Researchers At MIT Propose A New Method That Uses Optics To Accelerate Machine Learning Computations On Smart Speakers And Other Low-Power Connected Devices

Researchers have developed a new technique for performing computations straight on smart home gadgets. Their method moves the memory-intensive machine-learning model operations to a central server. The data is encoded onto light waves rather than sent hundreds of miles away from the device.

Fiber optics is used to transfer the waves to a connected device, allowing massive amounts of data to be sent via a network at incredible speeds. The receiver then uses a specific optical device to quickly compute the model’s components delivered by those light waves.

This technology significantly improves energy efficiency as compared to earlier methods—more than a hundred times. It might also improve security because user data won’t need to be routed to a central location for processing.

By employing a fraction of the energy now required by power-hungry processors, this technique would allow a self-driving automobile to make judgments right away.  It may also be used to categorize images quickly on a spacecraft traveling millions of kilometers from Earth, evaluate live video transmitted over cellular networks, or even provide latency-free communication between a user and their smart home device.

Today, the study was released in the journal Science. A whole feature-length movie is transmitted over the internet every few milliseconds or so. Data enters its system at that rate, and it can process information at that rate.

Reducing the workload

Neural networks are used in machine learning to recognize patterns in datasets and perform tasks like speech recognition and image categorization. Neural networks are layers of interconnected nodes or neurons. However, these models’ weight parameters—numerical values that modify the input data as it is processed—can amount to billions of them. Remembering these weights is necessary. At the same time, the data translation procedure necessitates billions of algebraic computations, which use a lot of power.

Researchers have developed a device that transfers data from memory to the parts of the computer that actually carry out the computation.

They created the Netcast neural network architecture, which stores weights in a central server coupled to a revolutionary piece of hardware known as a smart transceiver. The silicon photonics technology used by this smart transceiver, a thumb-sized data receiver, and transmitter, allows it to retrieve trillions of weights from memory per second.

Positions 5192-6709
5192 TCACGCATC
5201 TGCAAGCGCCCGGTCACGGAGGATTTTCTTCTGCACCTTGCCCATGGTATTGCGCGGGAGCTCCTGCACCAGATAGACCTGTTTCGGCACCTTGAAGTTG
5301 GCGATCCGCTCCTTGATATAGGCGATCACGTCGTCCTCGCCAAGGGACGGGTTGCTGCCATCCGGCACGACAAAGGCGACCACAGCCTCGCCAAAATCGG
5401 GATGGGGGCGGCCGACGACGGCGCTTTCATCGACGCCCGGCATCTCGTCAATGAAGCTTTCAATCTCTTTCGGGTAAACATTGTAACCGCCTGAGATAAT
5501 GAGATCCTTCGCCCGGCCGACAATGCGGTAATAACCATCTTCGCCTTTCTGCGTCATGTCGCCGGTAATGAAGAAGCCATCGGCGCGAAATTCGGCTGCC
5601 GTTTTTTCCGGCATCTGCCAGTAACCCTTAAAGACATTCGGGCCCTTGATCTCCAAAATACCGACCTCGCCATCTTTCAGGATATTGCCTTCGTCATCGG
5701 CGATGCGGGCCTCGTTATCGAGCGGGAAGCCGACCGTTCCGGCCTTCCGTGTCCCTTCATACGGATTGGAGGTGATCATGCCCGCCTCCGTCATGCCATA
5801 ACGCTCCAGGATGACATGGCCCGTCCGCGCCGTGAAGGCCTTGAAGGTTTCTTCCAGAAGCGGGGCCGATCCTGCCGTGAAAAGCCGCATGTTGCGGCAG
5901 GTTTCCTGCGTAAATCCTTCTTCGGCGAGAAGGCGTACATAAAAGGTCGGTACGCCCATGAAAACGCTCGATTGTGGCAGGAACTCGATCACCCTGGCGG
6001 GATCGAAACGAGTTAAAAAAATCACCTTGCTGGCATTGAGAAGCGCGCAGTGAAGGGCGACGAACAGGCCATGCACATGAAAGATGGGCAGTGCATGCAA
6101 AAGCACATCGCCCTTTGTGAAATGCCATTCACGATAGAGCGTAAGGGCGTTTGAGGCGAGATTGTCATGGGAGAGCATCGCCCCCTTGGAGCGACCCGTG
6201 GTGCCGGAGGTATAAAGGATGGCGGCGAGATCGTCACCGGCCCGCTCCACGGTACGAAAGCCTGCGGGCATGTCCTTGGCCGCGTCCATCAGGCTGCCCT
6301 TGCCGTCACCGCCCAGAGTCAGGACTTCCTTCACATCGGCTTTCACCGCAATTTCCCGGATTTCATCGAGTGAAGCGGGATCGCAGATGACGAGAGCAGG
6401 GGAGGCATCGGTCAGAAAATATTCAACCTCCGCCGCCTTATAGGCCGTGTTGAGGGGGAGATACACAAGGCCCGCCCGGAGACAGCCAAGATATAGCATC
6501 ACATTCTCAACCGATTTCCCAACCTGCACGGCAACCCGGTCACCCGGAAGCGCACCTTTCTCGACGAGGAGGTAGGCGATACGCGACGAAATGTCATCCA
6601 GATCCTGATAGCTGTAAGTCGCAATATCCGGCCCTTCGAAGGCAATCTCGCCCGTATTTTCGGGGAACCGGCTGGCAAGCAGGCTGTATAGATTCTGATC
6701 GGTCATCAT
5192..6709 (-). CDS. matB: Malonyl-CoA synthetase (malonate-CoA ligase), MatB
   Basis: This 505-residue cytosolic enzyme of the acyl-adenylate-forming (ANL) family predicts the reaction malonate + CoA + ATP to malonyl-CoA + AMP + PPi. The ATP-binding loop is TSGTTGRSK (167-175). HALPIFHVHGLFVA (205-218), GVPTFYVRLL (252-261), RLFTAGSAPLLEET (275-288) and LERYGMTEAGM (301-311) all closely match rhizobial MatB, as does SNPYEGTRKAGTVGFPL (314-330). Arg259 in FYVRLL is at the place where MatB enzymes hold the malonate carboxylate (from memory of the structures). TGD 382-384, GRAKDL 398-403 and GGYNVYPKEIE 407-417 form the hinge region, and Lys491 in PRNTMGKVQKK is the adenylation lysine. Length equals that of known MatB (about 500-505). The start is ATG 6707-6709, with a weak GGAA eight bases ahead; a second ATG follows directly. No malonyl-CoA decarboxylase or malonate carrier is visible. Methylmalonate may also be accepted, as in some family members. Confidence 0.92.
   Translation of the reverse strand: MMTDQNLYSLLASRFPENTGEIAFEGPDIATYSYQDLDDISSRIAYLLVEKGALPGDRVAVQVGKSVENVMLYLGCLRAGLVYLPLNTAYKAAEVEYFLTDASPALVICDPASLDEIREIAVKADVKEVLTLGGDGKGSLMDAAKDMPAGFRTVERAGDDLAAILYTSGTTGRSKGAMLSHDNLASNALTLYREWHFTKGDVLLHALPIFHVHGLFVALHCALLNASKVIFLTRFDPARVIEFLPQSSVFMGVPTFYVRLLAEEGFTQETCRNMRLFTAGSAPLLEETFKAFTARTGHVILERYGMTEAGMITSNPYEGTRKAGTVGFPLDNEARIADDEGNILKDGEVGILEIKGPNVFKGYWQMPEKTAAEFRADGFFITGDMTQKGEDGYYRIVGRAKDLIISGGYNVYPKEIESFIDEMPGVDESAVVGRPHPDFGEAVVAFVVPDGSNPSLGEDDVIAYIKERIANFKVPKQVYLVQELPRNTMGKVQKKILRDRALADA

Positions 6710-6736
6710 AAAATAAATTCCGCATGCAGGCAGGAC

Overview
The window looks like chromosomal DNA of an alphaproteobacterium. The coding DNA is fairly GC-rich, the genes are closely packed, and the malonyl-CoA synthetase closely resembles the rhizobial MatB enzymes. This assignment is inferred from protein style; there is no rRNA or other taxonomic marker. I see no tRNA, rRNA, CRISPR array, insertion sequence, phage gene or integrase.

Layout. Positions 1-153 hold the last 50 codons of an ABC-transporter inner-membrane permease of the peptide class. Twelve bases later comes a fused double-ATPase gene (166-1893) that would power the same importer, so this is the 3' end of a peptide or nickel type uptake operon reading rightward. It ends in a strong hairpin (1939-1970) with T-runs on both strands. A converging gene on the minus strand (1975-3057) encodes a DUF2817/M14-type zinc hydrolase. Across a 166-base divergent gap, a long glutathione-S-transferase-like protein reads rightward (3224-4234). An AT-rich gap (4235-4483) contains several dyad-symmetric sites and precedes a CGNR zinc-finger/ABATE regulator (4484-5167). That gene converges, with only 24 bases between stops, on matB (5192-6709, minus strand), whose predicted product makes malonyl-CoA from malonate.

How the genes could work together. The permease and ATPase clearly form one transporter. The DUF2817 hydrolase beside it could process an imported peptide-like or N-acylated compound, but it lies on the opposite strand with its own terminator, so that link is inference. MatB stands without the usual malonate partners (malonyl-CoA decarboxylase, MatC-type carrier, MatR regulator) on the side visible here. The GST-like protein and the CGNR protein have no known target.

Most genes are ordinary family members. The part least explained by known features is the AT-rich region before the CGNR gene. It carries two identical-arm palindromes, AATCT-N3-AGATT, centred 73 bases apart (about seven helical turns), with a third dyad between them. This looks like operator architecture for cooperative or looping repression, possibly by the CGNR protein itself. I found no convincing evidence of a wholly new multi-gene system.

Weights are detected as light waves with electrical signals imprinted on them. By turning on and off lasers, the transceiver changes data that has been encoded as bits (1s and 0s). For a 1 and a 0, and vice versa, a laser is activated. To avoid having a client device contact the server to get them, it mixes these light waves and periodically sends them across a fiber optic network.

“Optics is excellent because it offers a variety of methods for carrying data because data can be stored in a variety of colors, enabling a much higher data flow and bandwidth than with electronic storage devices like e-cigarettes or mobile phones.

Trillions per second

The device that employs light waves to carry out complex calculations at the speed of computers has been created by MIT researchers. Netcast gadget uses extremely little power and has the capacity to multiply billions of times per second. Powered by a special optical component known as a “Mach-Zehnder” modulator, which makes use of light waves once they have reached the client device.

Netcast enabled machine learning to work rapidly and with good accuracy (98.7% for image classification and 98.8% for digit identification), and conveyed weights across an 86-kilometer fiber. The researchers intend to iterate on the technology in the future to enhance performance even more. They also seek to reduce the receiver’s size so it can fit on a smart device like a cell phone.

This Article is written as a research summary article by Marktechpost Staff based on the research paper 'Delocalized Photonic Deep Learning on the Internet’s Edge'. All Credit For This Research Goes To Researchers on This Project. Check out the paper and reference article.
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Ashish kumar is a consulting intern at MarktechPost. He is currently pursuing his Btech from the Indian Institute of technology(IIT),kanpur. He is passionate about exploring the new advancements in technologies and their real life application.

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